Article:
Rating Games: A Chat With Brad Garfield
The Emmy winning director - who covered two Olympics with NBC - tells us how the 'ol peacock's Games coverage won primetime.
For all the grief NBC has received for its coverage this Olympics, London 2012 is looking like it will be a roaring success for the old peacock. Ratings for this go-round are beating ratings from Beijing, which has led the network to predict it might make a small profit on the games, after initially predicting a $200 million loss. And as much as people complain about tape delays for primetime coverage, NBCOlympics.com has surpassed one billion pageviews.
But all of the squabbling over whether NBC has succeeded or not aside, the network’s production effort this year has been one of the biggest and most involved in history. It’s easy to forget while you’re yelling for Usain Bolt or rolling your eyes at that horrific gymnastics song being played again that hundreds of crew members, led by dozens of directors, are all working their tails off to bring you exactly what you see.
To gain a little insight into what it takes to run things behind the scenes, I had the chance to talk to director/producer Brad Garfield, who worked as a director for NBC during the Atlanta and Sydney games, and for CBS during Nagano. He won a pair of Emmys for his work with NBC, but for him Nagano was the most memorable: His wife went into labor prematurely with twins while he was headed to Japan, which left him subsequently flying home, directing from New York, and trying (and failing) to convince her to name their son Nagano. We chatted about what it’s like to condense so many events into such a small television window and why primetime still rules.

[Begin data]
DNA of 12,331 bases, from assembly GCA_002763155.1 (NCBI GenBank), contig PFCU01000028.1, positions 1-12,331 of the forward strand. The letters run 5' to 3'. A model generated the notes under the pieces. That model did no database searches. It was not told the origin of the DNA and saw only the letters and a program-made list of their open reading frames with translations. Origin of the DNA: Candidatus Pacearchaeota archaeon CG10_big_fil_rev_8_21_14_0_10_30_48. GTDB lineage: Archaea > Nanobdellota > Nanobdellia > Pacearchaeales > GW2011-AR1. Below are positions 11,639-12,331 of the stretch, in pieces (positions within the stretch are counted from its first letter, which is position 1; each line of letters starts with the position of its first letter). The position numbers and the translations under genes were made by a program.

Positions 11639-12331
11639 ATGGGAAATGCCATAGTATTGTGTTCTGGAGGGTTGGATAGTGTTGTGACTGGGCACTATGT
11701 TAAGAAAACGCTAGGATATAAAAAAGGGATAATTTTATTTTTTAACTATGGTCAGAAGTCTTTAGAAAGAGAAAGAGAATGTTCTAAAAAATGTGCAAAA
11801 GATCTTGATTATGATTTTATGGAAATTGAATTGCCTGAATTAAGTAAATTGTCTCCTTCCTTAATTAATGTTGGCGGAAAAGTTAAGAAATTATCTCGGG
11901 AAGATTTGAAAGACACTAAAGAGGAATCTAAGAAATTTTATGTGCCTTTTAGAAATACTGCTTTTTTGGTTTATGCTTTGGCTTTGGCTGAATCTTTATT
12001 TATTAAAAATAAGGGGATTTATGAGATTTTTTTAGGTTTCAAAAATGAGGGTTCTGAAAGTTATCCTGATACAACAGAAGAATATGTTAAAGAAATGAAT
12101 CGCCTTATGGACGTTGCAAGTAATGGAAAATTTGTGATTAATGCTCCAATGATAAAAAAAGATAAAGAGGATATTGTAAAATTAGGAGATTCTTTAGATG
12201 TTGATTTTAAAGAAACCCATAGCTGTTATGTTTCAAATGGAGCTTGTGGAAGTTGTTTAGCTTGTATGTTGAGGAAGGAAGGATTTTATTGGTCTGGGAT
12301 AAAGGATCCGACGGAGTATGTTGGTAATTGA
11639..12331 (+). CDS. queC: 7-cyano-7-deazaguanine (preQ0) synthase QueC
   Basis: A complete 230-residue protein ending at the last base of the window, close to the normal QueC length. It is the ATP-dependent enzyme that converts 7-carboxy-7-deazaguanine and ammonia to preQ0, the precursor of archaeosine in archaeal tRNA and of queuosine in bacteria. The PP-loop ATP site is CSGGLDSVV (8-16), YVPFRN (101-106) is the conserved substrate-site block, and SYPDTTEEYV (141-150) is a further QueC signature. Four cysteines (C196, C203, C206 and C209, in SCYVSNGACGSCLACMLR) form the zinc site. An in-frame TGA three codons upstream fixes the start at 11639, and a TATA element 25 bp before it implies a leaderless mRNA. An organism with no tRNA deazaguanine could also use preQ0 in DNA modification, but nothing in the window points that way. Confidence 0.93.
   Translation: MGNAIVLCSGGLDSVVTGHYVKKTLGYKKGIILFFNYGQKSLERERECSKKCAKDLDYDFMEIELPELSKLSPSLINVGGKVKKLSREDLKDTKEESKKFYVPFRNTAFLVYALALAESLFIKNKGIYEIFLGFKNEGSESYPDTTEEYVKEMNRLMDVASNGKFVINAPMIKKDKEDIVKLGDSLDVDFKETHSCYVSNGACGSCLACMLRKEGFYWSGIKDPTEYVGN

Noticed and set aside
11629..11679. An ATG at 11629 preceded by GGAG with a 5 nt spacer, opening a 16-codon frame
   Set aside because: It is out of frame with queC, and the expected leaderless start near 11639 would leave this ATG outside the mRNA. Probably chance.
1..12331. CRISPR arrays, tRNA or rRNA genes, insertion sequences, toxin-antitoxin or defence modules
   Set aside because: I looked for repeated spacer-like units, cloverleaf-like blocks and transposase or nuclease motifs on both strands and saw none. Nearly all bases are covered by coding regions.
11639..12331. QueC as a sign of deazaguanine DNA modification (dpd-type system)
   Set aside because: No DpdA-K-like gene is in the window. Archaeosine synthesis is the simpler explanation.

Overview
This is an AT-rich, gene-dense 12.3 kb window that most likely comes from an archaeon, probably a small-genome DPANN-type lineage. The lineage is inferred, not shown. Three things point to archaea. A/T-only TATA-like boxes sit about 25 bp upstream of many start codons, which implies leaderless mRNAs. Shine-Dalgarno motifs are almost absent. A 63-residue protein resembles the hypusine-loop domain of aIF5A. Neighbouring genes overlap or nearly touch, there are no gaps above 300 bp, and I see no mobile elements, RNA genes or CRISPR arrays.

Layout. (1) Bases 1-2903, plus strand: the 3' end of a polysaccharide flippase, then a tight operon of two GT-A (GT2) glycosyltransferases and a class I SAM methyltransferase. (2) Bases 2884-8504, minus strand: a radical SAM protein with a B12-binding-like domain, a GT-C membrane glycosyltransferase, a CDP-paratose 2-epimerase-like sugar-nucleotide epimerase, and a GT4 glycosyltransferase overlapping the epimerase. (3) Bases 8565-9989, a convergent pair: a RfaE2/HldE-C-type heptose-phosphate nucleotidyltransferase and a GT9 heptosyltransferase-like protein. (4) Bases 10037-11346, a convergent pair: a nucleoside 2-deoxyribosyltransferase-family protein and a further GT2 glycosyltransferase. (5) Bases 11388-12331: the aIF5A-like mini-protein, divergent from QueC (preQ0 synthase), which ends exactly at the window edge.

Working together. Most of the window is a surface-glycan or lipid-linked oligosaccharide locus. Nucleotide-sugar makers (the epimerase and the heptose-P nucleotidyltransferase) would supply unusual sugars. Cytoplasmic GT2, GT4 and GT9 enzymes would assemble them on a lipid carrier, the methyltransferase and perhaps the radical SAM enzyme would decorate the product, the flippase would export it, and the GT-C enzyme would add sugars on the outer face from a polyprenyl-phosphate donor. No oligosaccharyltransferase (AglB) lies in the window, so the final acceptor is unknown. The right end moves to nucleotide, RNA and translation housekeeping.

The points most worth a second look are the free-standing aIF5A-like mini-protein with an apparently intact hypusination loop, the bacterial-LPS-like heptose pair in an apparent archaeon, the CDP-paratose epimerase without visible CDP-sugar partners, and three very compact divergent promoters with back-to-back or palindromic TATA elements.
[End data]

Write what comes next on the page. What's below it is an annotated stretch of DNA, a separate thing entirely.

Motherboard: What was the day-to-day work like? Did you have to spend 18 hours in a truck or what?
You know what, it’s not that glorious. Atlanta in ‘96 was my first Olympics. I had started working and doing some stuff for NBC sports after I left my job at PBS as a director, I was doing some freelance directing for NBC sports. That was kind of exciting, and then when they asked if I wanted to work on the Olympics, I thought it was going to be great: I’d get to go and see the venues and check out Atlanta.
But you work for so long, and they put you on this contract that – as a young director, you don’t make a ton of money, you’re kind of stuck doing it for the experience. You work 18-hour days, you go back to the dorms that you’re staying in and crash, and then you’re up again having breakfast and running back to the truck. In three weeks I think I got one or two days off.